Edited by Grumus - 5/1/13 at 9:03am
post #6505 of 6786
Quote:
Originally Posted by kchapdaily View Post

could be a bad volume pot, how low is it turned when this is happening? regular stereo pots have pretty bad channel matching when turned very low. if it isnt the pot, check and make sure all your resistors are the correct values.

That's how mine is, at anywhere from 0-30% my right channel is a little bit louder, but if I turn down the source audio and turn up the amp volume the audio levels out and both ears have even sound, it's probably because I spent about 50 cents on the pot :/

post #6506 of 6786
Quote:
Originally Posted by jarscar View Post

Looks like I was a little too optimistic about that buzz/hum, I checked all my soldering, made sure nothing was shorting, checked and rechecked voltages, made sure everything was properly grounded, etc etc. 

 

The buzz/hum is only in the the right ear and is independent of the volume, if I put my headphones on and turn the amp on then as soon as it warms up the buzz shows up, audio plays clearly along with the buzz. Also the buzz never gets louder as the volume is turned up either, likewise for all the way down. It is loud enough that I can't ignore it, it imposes on music.

 

There is a second, more normal volume related hum as the volume gets louder I begin to hear, it goes away if I touch the inner enclosure where there is no paint, is there a more permanent solution to that? The case itself is a ground according to my multimeter.

 

I'm quite proud of how it's turned out, regardless of the problems. If I could get rid of that buzz then I'm home free. The sound on this thing is pretty amazing though, I wasn't sure what to expect, but it's more than just "louder" music, a simple MP3 took on a whole new life.

 

I was going to attach pictures but I keep getting an error message, I'll try again later.

Have you tried swapping the tubes? If the hum 'follows' the tube, then you can be certain it's a defective tube, otherwise, it's definitely a circuit problem.

 

cheers!

post #6507 of 6786
Quote:
Originally Posted by the_equalizer View Post

Have you tried swapping the tubes? If the hum 'follows' the tube, then you can be certain it's a defective tube, otherwise, it's definitely a circuit problem.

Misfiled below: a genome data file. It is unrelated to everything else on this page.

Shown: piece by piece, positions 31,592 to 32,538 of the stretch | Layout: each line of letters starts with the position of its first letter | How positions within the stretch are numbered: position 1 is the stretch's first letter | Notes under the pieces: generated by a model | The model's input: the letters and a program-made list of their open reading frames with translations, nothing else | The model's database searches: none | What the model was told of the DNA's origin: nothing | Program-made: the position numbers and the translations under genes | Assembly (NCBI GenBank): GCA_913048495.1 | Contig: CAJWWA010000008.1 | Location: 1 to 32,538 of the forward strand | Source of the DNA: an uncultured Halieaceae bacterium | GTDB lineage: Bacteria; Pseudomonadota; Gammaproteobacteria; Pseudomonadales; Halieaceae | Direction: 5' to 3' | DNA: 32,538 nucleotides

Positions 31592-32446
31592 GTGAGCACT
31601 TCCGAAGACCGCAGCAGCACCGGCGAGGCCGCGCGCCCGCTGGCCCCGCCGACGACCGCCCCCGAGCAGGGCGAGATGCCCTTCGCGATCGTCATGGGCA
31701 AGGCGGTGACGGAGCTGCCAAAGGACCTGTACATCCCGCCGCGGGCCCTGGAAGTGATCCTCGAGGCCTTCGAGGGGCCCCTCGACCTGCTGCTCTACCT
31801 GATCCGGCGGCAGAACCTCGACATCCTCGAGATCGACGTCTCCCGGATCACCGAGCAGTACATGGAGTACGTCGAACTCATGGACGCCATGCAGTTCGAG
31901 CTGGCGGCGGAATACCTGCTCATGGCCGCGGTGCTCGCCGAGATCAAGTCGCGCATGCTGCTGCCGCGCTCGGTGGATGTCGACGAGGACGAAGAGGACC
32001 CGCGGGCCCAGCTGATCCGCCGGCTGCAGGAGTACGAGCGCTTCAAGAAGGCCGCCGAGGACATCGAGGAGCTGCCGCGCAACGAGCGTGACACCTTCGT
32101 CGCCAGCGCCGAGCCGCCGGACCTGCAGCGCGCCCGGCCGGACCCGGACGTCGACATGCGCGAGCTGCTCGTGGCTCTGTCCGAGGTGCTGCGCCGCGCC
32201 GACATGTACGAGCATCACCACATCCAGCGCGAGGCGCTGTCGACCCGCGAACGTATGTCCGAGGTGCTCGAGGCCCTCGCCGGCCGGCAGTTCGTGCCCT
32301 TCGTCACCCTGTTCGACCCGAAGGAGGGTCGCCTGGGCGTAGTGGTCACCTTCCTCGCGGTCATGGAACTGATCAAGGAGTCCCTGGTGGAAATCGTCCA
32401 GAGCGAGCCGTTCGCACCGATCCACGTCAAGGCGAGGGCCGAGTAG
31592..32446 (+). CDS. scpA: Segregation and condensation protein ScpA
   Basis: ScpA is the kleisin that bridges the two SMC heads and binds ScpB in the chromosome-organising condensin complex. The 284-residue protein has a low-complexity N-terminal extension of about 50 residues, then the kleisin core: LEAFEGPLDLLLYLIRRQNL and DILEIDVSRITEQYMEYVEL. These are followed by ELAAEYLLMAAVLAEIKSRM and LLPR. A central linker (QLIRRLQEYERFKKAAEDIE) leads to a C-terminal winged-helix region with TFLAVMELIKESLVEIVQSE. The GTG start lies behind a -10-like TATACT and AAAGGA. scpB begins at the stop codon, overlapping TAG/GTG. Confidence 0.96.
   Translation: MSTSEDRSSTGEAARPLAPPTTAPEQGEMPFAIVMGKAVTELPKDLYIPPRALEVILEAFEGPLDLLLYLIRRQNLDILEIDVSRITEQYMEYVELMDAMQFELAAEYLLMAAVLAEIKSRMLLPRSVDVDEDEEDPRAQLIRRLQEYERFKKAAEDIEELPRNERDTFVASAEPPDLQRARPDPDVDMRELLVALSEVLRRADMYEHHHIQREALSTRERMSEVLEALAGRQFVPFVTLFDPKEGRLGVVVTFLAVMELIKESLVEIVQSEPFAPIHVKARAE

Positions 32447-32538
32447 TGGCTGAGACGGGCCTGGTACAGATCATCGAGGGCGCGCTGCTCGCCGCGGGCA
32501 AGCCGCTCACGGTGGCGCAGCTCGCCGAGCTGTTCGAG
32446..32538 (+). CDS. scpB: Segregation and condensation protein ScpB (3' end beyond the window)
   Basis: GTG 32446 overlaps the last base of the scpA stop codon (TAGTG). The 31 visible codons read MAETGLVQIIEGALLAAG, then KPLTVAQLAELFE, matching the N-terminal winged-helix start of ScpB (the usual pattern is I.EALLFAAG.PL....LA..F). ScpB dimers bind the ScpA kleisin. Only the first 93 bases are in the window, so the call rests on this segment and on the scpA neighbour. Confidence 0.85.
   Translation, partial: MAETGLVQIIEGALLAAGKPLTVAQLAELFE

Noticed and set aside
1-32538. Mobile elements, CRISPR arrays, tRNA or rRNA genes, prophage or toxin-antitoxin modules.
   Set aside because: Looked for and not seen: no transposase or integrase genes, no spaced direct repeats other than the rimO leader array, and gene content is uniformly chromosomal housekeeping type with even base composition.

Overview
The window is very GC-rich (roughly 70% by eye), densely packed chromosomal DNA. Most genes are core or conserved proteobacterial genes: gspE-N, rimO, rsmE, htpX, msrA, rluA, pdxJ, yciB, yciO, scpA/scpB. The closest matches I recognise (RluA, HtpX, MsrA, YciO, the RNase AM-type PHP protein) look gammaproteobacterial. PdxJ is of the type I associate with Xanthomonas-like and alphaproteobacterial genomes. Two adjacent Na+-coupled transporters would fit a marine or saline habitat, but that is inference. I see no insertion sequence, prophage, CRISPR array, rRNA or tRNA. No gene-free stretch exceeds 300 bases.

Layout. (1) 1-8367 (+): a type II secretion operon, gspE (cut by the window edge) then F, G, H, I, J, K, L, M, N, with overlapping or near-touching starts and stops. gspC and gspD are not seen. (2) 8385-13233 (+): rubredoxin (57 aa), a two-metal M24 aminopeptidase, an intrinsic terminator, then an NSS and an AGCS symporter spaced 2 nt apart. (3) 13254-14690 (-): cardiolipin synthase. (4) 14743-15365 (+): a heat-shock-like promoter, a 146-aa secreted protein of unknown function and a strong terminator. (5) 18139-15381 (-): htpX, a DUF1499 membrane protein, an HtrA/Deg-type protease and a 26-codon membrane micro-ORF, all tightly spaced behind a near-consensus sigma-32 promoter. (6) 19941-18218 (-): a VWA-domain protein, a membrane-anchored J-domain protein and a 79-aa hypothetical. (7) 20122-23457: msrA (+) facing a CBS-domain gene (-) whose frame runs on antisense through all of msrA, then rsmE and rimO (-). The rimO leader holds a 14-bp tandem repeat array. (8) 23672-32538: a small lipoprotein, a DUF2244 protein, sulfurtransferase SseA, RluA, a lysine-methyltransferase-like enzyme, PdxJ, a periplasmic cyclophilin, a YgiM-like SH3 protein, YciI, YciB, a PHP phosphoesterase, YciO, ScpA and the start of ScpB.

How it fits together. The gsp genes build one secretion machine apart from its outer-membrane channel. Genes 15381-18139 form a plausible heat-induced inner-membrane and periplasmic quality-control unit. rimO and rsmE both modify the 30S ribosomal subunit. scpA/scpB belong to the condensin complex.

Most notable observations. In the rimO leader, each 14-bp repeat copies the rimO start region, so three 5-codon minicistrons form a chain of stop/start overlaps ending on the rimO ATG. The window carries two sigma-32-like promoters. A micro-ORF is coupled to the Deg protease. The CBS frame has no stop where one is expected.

cheers!

I actually went back and redid a large portion of the grounding, it reduced the loudness of the hum by about 50% and now I have to have the volume up a little higher before the hum is really apparent, it's probably still not as good as many of the amps built by people here but this has taught me a whole lot. I've already got some ideas for a new and improved amp.
Edited by jarscar - 5/2/13 at 11:08am
post #6508 of 6786

hi i was wondering if anyone had a link to a pcb layout for the 12au7 model. i am was going to try to etch one myself but i have not been able to find a layout to use.

post #6509 of 6786
Well, all I can say is what a learning curve! I have just built my 12au7 version. What great fun! I was thoroughly chuffed when it didn't explode on initial turn on and even happier when it played some sound.

Just one thing though, mine seems to be mono. Is this correct? I have checked the volume pot and checked both channels signals are separate, but yes mono. You can remove either RCA lead and each channel goes out in turn, but I did notice that when re inserting the RCA, when the centre pin touches the inner socket without being fully inserted the channel comes back before both signal and earth are connected. I don't think this is right, I think I have a grounding problem.

If I do this with both channels I get a furious hum in both ears. I'm not sure where to start looking... Any pointers?
post #6510 of 6786

*Edit I just did a quick thread search, tons of heat is apparently normal. I'm seriously giddy over how awesome this thing sounds though.

 

Well I've been using this happily for a while now, sounds awesome. One question though: just how hot is this supposed to get? cause after about an hour of listening it is really hot, like I can only hold my fingers on it for about 7 seconds hot. It's not damaging anything and the performance doesn't degrade but it just seems awfully hot for having an aluminum body and heatsinks, though it would kind of confirm everything I've heard about tubes soaking up energy, I just have zero experience with these things.


Edited by jarscar - 5/7/13 at 9:30pm